After She Leaves: Pros and cons of alternate dispute resolution

The content in this post is adapted from our recently updated After She Leaves Resource Manual. Click here to learn more about the manual.

In some family law cases, Alternate Dispute Resolution (ADR) can be better than going to court. Participants can have more control over their cases and the final settlement, and ADR can be faster, cheaper and more private than a court case.

However, ADR is not appropriate for all kinds of disputes. In particular, ADR may not be appropriate if the woman’s partner engaged in coercive controlling violence, leaving her intimidated by and afraid of them. If one partner has more power than the other (whether because of abuse, level of education, self-confidence, familiarity with Canadian laws or ability to speak English), ADR does not necessarily offer all of the protections that may be available in a court proceeding.

ADR is only likely to be successful if both participants:

  • can listen
  • be honest in their communications
  • are willing to compromise in order to reach an agreement that is acceptable to both of them

It is not likely to be successful for a woman who has left an abusive partner, because he can use the process to continue to manipulate, intimidate and control her to get what he wants.

By its very nature, ADR assumes the participants have a relatively equal ability to negotiate about important issues. If a woman is threatened or intimidated by her partner, she may be coerced into making agreements that do not ensure safety and freedom from control for herself and her children. Women often hope that the ADR process will help them resolve issues with an abusive and controlling partner more quickly and may reduce their demands in the hope of reaching an easier settlement, only to find that the abuser continues to exert control and make more demands. This can replicate the dynamics of abuse and severely disadvantage the woman and her children.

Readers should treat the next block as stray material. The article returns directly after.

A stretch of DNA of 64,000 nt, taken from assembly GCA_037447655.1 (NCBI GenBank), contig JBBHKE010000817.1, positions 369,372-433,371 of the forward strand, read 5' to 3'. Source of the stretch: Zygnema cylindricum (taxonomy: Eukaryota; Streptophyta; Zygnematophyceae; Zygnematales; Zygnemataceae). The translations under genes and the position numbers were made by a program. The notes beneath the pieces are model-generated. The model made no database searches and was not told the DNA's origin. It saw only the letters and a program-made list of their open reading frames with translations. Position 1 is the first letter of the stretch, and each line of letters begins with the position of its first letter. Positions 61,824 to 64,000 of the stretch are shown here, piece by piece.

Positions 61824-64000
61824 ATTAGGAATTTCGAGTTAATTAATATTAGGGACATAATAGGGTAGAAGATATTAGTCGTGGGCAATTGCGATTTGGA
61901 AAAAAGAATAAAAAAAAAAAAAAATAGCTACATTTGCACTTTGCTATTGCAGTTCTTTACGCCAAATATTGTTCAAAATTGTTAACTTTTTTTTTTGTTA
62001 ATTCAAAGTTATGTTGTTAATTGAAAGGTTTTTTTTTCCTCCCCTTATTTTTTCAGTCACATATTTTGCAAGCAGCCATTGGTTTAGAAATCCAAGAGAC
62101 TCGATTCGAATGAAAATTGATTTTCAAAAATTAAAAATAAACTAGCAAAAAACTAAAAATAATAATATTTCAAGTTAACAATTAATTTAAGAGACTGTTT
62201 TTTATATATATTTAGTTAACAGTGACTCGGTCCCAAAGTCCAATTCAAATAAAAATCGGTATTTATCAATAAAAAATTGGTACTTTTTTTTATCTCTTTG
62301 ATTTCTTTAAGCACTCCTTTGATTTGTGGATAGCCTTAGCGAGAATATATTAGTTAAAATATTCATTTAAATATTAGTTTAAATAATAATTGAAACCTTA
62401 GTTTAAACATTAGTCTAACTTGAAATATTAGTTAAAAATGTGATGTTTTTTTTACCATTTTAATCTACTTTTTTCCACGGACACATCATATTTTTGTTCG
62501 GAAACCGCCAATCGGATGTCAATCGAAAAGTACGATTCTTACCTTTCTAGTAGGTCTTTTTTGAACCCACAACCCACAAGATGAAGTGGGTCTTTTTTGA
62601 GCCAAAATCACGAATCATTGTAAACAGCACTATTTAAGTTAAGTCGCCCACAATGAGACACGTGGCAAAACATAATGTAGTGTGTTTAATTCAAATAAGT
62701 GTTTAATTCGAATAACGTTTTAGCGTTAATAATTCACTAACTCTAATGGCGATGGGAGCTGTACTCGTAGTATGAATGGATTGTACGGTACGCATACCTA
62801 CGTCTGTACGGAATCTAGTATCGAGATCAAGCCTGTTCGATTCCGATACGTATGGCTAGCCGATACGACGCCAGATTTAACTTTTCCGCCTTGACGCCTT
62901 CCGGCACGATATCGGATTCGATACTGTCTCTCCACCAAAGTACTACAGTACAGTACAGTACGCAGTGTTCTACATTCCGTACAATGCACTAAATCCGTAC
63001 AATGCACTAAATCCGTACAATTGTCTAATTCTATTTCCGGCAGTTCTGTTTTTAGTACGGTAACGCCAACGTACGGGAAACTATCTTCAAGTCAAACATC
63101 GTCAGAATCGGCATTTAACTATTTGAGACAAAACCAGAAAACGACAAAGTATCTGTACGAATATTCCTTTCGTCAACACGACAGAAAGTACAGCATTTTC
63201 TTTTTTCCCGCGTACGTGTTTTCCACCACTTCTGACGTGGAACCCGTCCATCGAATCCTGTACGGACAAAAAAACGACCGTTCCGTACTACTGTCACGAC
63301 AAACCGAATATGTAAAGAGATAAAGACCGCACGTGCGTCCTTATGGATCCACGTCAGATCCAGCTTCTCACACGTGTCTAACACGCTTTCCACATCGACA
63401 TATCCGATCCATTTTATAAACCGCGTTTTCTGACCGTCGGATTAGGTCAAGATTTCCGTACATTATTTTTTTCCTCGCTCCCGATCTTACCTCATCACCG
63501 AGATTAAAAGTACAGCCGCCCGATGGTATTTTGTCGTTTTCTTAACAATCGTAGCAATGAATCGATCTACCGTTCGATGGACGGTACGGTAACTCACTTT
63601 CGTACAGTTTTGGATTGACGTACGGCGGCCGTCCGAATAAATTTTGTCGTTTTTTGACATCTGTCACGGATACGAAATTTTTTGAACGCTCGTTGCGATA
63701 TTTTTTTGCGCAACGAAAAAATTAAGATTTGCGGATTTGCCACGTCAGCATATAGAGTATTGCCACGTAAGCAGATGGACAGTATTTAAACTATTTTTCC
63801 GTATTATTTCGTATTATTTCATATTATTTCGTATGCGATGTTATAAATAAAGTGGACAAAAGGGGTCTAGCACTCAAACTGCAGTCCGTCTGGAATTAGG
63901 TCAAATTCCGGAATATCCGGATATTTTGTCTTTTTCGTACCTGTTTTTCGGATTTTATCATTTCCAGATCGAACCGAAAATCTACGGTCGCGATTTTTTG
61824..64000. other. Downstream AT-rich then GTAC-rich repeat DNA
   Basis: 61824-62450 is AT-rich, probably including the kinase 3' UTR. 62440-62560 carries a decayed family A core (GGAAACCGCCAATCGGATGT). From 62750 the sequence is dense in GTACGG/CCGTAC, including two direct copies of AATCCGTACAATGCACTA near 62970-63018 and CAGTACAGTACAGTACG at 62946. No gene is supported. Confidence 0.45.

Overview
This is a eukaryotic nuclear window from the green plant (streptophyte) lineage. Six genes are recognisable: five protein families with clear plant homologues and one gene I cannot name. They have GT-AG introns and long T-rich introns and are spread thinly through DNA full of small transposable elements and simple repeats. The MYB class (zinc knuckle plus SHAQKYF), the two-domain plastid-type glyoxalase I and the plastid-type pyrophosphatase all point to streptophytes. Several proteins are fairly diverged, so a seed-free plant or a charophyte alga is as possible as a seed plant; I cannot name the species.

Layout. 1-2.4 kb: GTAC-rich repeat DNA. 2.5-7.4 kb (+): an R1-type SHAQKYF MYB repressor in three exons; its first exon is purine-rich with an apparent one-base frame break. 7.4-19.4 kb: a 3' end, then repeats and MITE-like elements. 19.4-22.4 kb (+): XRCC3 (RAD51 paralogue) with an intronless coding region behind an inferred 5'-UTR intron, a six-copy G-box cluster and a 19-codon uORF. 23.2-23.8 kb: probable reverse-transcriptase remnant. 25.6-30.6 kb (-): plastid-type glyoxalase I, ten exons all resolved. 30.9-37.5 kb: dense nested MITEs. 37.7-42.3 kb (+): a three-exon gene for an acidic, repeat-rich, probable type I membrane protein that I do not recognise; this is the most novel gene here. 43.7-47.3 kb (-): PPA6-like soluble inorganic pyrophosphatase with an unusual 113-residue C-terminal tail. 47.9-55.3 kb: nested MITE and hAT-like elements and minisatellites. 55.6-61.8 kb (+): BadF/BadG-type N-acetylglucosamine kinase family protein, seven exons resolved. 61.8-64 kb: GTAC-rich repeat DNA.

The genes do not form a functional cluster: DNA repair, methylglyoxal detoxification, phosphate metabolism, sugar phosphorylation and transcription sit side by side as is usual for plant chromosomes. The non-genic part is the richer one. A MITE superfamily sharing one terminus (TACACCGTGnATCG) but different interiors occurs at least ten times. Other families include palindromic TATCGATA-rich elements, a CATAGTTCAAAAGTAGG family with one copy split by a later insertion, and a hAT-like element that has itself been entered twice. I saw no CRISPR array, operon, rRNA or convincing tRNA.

The abuser may still subject the woman to threats, coercive control and physical violence, leaving her fearing for her own safety and her children’s safety. When a woman has been previously raped or assaulted, it can be very difficult for her to speak up about her needs or her fears in front of the abuser in the mediation process. Even in shuttle mediation (where the mediator goes back and forth between the parties, who are in separate rooms), if the woman’s reports or requests are communicated to the abuser, she may be placed at risk of further abuse or harassment.

Women often fear that they will not be believed because the abusive partner can be very charming and convincing. Abusers often threaten that they will get or take the children if the woman does not give up her financial rights. This can be a deadly combination for a woman, who may assume her partner’s version of events will be given more credibility than hers and will do everything she can to make sure she maintains primary responsibility for the children.

If the ADR professional does not have extensive experience and knowledge in the field of woman abuse, there is a danger that they will minimize the woman’s report of violence and the ongoing safety risks. In addition, they may not appreciate the impact of parenting arrangements on the ongoing safety of the woman and the children.

This does not mean that ADR is never helpful in woman abuse situations, but women must be aware of the risks and the importance of choosing a professional with training and experience with woman abuse cases.

Where the abuse has been ongoing over a period of time, ADR is less likely to be an appropriate option.